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The Case Against Swinging Chickens

By Allison Gaudet Yarrow

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During the kapparot ceremony, a custom practiced primarily in the Haredi community before Yom Kippur, sins are shifted to chickens, which a holder swings above his head three times. The meat is then to be donated to the poor.

After learning that the custom can cause pain to chickens, and even injuries to their bones and ligaments, one group has repeatedly beseeched the remaining practitioners to find another way to purge their misdeeds.

United Poultry Concerns first began writing to the fervently Orthodox group Agudath Israel of America in 1997 about cruelty towards chickens.

It has become widely accepted for those partaking in the ritual to use, instead of chickens, bags of money or something commensurate, which must make the donation process a whole lot cleaner. Karen Davis, the president of United Poultry Concerns, is asking that Agudath encourage this behavior.

Agudath’s director of public affairs, Rabbi Avi Shafran, said that he has no chicken in the race, and that he uses money in the ritual. However, in a letter to Davis, Shafran wrote, “Agudath is in no position to ask anyone to desist from the age-old practice.”

With America’s growing awareness of and interest in food industry practices, stoked in part by books written by Michael Pollan and Eric Schlosser, and the recent documentary they both practically star in, “Food, Inc,” it’s no surprise that there is interest in defending chickens. Not only is it socially conscious to care about animals; it’s also fashionable.

But that’s not why Davis is involved. She says she has cared for chickens for more than 20 years, and has been campaigned against their use in kapparot since the early 1990s.


Permalink | | Share | Email | Print | Filed under: Yom Kippur, Agudath Israel, Chicken, Kapparot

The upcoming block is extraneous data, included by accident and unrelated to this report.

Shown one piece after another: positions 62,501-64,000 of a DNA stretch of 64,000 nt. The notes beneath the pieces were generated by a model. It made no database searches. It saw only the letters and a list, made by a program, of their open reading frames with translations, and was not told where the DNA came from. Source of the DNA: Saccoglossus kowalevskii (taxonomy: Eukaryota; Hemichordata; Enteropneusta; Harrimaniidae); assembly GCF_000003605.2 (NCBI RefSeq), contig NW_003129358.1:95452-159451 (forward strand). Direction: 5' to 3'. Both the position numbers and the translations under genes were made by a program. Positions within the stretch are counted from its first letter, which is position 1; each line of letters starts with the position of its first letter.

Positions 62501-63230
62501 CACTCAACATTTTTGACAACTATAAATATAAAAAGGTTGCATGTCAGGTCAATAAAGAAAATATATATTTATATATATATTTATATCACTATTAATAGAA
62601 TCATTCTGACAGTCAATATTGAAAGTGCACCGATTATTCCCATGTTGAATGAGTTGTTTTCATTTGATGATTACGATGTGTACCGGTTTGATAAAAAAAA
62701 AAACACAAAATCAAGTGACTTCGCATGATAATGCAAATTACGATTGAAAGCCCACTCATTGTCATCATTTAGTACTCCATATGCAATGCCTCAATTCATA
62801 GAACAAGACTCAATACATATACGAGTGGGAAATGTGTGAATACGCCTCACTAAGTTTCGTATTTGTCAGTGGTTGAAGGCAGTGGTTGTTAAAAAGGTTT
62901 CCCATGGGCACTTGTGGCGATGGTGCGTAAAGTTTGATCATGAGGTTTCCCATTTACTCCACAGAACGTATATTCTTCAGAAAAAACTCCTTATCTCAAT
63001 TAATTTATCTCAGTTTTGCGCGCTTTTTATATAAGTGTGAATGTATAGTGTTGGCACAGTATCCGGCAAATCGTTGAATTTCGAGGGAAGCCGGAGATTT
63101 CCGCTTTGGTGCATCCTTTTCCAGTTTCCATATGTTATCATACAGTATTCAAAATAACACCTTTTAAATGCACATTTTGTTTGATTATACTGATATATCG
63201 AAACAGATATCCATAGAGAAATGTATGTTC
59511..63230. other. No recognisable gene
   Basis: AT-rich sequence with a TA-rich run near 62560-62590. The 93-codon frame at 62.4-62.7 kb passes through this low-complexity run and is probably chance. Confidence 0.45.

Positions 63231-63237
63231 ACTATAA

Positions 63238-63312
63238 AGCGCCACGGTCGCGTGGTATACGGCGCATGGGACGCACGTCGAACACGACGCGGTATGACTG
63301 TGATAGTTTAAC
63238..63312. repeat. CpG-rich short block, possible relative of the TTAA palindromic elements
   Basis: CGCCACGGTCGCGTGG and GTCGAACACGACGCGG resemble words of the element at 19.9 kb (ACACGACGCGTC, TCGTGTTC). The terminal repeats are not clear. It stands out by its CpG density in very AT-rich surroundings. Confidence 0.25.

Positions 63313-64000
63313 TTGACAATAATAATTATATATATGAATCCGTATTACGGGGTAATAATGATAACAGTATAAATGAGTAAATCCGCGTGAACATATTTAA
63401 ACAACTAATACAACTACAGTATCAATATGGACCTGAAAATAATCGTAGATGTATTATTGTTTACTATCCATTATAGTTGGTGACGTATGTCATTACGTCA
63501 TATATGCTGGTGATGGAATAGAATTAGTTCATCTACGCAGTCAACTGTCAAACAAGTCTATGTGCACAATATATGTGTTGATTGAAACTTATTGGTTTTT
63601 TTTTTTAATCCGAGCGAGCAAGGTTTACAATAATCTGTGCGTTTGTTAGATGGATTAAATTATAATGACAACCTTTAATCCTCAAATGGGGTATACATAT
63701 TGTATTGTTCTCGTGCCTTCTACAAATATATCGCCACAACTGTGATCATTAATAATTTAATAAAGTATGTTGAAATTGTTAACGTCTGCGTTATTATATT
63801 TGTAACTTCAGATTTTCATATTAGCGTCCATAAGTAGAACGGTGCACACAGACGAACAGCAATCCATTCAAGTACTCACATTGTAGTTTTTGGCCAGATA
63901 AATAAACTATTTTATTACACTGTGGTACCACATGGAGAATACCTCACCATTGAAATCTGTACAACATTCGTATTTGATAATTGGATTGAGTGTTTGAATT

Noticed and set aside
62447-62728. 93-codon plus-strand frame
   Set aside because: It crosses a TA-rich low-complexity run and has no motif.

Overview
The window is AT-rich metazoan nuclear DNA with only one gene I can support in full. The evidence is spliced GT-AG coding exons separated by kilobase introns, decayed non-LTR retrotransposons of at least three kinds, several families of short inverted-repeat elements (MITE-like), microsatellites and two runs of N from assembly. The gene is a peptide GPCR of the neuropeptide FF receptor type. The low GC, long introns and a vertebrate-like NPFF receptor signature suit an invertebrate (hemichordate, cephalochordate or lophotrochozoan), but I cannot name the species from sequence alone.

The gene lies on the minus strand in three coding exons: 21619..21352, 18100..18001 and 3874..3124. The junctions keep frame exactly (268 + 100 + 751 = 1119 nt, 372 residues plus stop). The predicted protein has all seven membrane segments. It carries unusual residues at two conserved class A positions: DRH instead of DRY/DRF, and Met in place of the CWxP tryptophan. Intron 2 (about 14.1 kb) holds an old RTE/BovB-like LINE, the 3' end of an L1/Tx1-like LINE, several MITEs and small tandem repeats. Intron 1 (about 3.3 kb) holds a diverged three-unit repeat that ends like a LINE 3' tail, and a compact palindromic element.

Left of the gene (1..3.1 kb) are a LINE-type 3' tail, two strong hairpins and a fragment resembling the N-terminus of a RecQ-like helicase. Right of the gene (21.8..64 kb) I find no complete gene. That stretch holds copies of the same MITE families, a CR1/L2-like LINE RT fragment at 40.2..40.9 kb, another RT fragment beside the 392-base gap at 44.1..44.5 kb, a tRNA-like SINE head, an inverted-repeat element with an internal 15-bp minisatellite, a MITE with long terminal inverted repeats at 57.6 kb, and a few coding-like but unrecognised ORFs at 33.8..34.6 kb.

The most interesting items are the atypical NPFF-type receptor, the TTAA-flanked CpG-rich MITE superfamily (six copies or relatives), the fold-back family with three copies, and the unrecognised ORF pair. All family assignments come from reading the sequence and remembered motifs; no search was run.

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Comments
Bea Elliott Wed. Sep 23, 2009

Far from being "fashionable" - Concern for nonhumans is about time and long, long overdue. We cannot possibly consider ourselves kind or compassionate if we turn our eyes, heads and hearts away from creatures who have no defense against us. In time, we will evolve into a "humane" and just species. Adapting kapparot is just one small step along the way...

Irene Muschel Wed. Sep 23, 2009

At the center of each individual's behavior, there must be empathy and compassion. Without that, what value do our lives have? Imagine what the experience of kapparot must be like for the chickens. Deprived of food and water, crowded together and unable to spread their wings or move at all, unable to express their natural instincts and social nature, prevented from engaging in behaviors that reflect the intelligence that scientific studies have shown they have, filled with fear and hearing the screams of their fellow chickens, and brutally slaughtered, and tossed into bags occasionally while still alive, as if they were garbage rather than living beings. Who finds that acceptable? What human being would want to experience that?

D. Muller Wed. Sep 23, 2009

Since this act, under the guise of religious tradition, "shifts human sins to chickens," I have to wonder why cruelty to an animal is not a sin. And how does this religion atone for such barbaric, violent behavior?

Such nonsense was obviously formed in more pagan times. It is man who dreams up these rituals and the community of followers who perpetuate it like sheep to the slaughter. I find it appalling when the followers of any faction are so enthralled that they lose or never develop the ability to recognize cruelty.

I honestly believe chickens were created by my God--I'm not Jewish--and I know that my God is a compassionate God who does not condone animal cruelty. My God weeps, and He is tortured by a society that engages cruelty to His defenseless creatures to satisfy a passion for violence. My God and I are working on laws to protect all creatures against brutish humans.

"Man is not the only species on this earth. He just acts like he is."

catherine turley Wed. Sep 23, 2009

rabbi shafran IS in the position to ask people to examine whether or not age old traditions are in accordance with God's word.

Richard Hode Thu. Sep 24, 2009

A little more respect, gratitude, and appreciation for the animals we eat would not be out of order. To put it simply, were it not for them, we would be dead. It's bad enough that we must kill animals for food, but they must not otherwise be mistreated. Being a predator doesn't automatically confer moral superiority; we eat other animals because primates are omnivores, not because we're "superior" to our prey.

We are, in fact, not superior at all. Every life form, every single blade of grass, has arrived at this time together, winners of evolution. Every life form that exists has faced the challenges of survival on this fiery planet that spins in empty space, and has won - and lived. We are on the cutting edge of life together, humans, fish, insects, microbes, all that lives now, a common front that pushes into the future. To say that humans are superior in the gargantuan effort of life is laughable and only the phantasms of an ape-like arrogance and hubris. All arrived here together, and we're in the same boat. Humans need nature more than nature needs humans, so cut the mistreatment of animals, including sacrificial chickens.

mary foley Thu. Sep 24, 2009